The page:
Get more with myNEWS
A personalised news feed of stories that matter to you
Learn more
Visitors are seen at a booth of Digital Asset on the first day of FinTech Week 2022 in Hong Kong on October 31. Photo: AFP

Mainland Chinese banks, banned from crypto assets at home, weigh services in Hong Kong after policy change

  • Some mainland banks and family offices are considering starting or reactivating virtual asset projects in Hong Kong, Deloitte China’s digital asset leader said
  • Hong Kong’s new digital asset rules have generated buzz, but some investors say they want to see more detailed plans
Mainland Chinese financial institutions, strictly banned by Beijing from any involvement with cryptocurrency assets at home, are considering launching related businesses in Hong Kong, where new measures for boosting the city’s status as a crypto hub have drawn interest from the industry.

Some mainland Chinese banks, family offices and other financial service providers are considering kicking off or reactivating virtual asset projects in Hong Kong, including offering cryptocurrency services to their clients in the city, Robert Lui, Hong Kong Digital Asset Leader at Deloitte China, told the South China Morning Post on Tuesday at Hong Kong’s FinTech Week.

“I received calls from some of our friends in the mainland yesterday, and they were talking about ‘one country, two systems’ and whether their virtual asset businesses can come to Hong Kong,” Lui said.

Hong Kong unveils policies to take on Singapore as virtual-assets hub

Unlike Hong Kong, the mainland Chinese government regards cryptocurrency as a threat to financial stability and strictly prohibits banks from dealing with cryptocurrencies such as bitcoin. Last year, China’s central bank issued a notice clarifying that providing such services to Chinese citizens could also be illegal.
While some mainland financial institutions already have their own non-fungible token (NFT) and metaverse businesses in Hong Kong, progress on those projects has slowed in what the industry is calling the “crypto winter” this year, and because regulations in the city were not clear, according to Lui.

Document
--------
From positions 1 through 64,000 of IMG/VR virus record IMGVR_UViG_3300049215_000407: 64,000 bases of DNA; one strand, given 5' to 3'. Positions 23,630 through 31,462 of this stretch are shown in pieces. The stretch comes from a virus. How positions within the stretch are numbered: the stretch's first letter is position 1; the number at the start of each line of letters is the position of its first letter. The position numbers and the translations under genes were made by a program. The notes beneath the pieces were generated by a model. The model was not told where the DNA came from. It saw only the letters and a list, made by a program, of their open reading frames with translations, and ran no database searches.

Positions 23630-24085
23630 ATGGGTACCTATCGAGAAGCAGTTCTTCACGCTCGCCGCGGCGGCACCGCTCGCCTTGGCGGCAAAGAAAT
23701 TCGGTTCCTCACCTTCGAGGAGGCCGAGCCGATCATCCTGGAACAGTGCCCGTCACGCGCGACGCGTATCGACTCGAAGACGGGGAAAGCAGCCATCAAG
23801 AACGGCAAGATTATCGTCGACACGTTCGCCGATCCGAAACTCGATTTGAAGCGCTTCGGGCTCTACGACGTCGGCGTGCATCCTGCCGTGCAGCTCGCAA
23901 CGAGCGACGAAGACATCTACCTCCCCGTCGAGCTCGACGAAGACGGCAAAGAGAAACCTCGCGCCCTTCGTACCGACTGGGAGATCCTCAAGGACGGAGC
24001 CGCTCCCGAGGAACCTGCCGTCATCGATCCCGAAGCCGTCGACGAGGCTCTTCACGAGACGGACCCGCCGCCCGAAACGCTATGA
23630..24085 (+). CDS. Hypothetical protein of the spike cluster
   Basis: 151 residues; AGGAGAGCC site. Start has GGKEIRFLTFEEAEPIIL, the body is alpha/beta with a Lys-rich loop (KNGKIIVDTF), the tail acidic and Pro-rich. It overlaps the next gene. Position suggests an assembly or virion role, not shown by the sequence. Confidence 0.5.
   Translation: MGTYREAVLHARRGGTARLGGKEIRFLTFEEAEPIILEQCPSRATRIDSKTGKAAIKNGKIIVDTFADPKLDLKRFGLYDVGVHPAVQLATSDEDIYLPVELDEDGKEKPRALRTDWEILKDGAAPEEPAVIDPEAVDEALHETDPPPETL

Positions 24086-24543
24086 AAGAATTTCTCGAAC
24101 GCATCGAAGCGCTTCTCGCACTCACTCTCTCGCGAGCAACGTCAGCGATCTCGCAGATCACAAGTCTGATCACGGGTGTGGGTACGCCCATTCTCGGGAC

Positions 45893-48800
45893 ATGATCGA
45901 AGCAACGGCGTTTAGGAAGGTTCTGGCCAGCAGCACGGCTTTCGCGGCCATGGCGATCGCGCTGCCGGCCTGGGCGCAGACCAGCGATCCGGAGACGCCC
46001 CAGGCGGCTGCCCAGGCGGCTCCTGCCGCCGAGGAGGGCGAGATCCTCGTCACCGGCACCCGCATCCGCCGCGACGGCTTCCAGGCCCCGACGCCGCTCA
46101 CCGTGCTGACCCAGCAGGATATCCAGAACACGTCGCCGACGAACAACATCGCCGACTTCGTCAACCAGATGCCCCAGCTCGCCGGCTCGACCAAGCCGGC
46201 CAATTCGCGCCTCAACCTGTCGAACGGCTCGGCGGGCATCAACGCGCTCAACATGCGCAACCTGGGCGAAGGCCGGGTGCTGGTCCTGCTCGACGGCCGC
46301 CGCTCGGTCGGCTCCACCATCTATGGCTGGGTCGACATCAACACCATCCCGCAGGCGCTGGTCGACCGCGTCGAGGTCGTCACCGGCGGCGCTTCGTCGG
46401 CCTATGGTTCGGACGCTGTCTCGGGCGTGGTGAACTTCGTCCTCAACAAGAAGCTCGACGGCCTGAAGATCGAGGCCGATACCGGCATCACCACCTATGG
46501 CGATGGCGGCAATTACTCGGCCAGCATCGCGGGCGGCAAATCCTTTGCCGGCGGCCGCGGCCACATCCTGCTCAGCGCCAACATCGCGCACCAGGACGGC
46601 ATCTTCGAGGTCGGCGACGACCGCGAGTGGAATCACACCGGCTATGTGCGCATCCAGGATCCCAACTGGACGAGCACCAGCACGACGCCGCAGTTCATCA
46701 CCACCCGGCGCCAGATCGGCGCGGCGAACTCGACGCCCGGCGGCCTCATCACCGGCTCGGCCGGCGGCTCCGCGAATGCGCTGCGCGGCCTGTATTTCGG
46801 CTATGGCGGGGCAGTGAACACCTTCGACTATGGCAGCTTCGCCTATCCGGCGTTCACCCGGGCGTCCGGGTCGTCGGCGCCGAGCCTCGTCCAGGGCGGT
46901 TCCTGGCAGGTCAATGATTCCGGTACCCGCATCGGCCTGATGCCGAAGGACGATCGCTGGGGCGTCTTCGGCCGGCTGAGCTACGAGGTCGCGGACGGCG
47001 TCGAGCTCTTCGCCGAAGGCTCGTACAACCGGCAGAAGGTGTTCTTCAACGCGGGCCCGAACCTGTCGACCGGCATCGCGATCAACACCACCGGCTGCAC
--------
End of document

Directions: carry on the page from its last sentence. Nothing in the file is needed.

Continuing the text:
With the latest regulatory change, businesses are getting a clear signal that more virtual asset-related investment products, including security token offerings, are encouraged to come to Hong Kong, he added.

Amid Hong Kong’s drive to boost its competitiveness after rigid Covid-19 travel restrictions and the introduction of a Beijing-imposed national security law drove out business, the city has proposed a series of policy measures that it hopes will restore its status as a cryptocurrency hub.
The measures, announced by the government on Monday just ahead of its FinTech Week event, include a new licensing regime for virtual asset providers that will allow financial services to sell crypto-related assets to retail traders. The city will also study how to develop exchange-traded funds with exposure to cryptocurrencies, along with reviewing property rights for tokenised assets and the legality of smart contracts.
Financial Secretary Paul Chan Mo-po delivers an online speech on October 31 during Hong Kong FinTech Week 2022, where he said the city is “telling the world that we are … back in business”. Photo: SCMP / Sam Tsang

The Hong Kong government recognises “the potential of DLT [distributed ledger technology] and Web 3.0 to become the future of finance and commerce” and “is prepared to embrace this future”, Secretary for Financial Services and the Treasury Christopher Hui said on Monday.

Last month, Elizabeth Wong, director of licensing and head of the fintech unit of the Securities and Futures Commission (SFC), tried to reassure businesses that Hong Kong’s official stance on cryptocurrencies is separate from that of mainland China because of “one country, two systems”.

King Leung, head of fintech at the government agency InvestHK, also told the Post in an interview at FinTech Week that he foresees gaming as a space where mainland entrepreneurs could come to Hong Kong to experiment with virtual assets.

“In China, there’s so many talents and so much money in the Web2 gaming space, and Web3 gaming in Hong Kong has, from organic growth, [developed] an amazing ecosystem,” Leung said. “So if you were the founders of Web2 gaming, where do you go? You would naturally come to Hong Kong.”

Some cryptocurrency enthusiasts in mainland China, whose crypto-related business activities are subject to constant scrutiny and crackdowns from Beijing, have also expressed excitement about Hong Kong’s change in direction, saying the city could now be a good place to move their endeavours.

Singapore stresses ‘responsible’ fintech as stance diverges from Hong Kong

Still, many investors and observers remain cautious as they await more detailed measures.

“You can see the [Hong Kong government’s] sincerity from the documents, but in the long term, how it’s executed and whether there could be sustainable development, those need the test of time,” Jun Yu, founding partner of venture capital firm A&T Capital, wrote on Twitter.

While Hong Kong’s convenience and connectivity with mainland China makes it the best choice as a springboard, moving directly to Singapore or Western countries would still be more helpful for Chinese Web3 entrepreneurs, he wrote.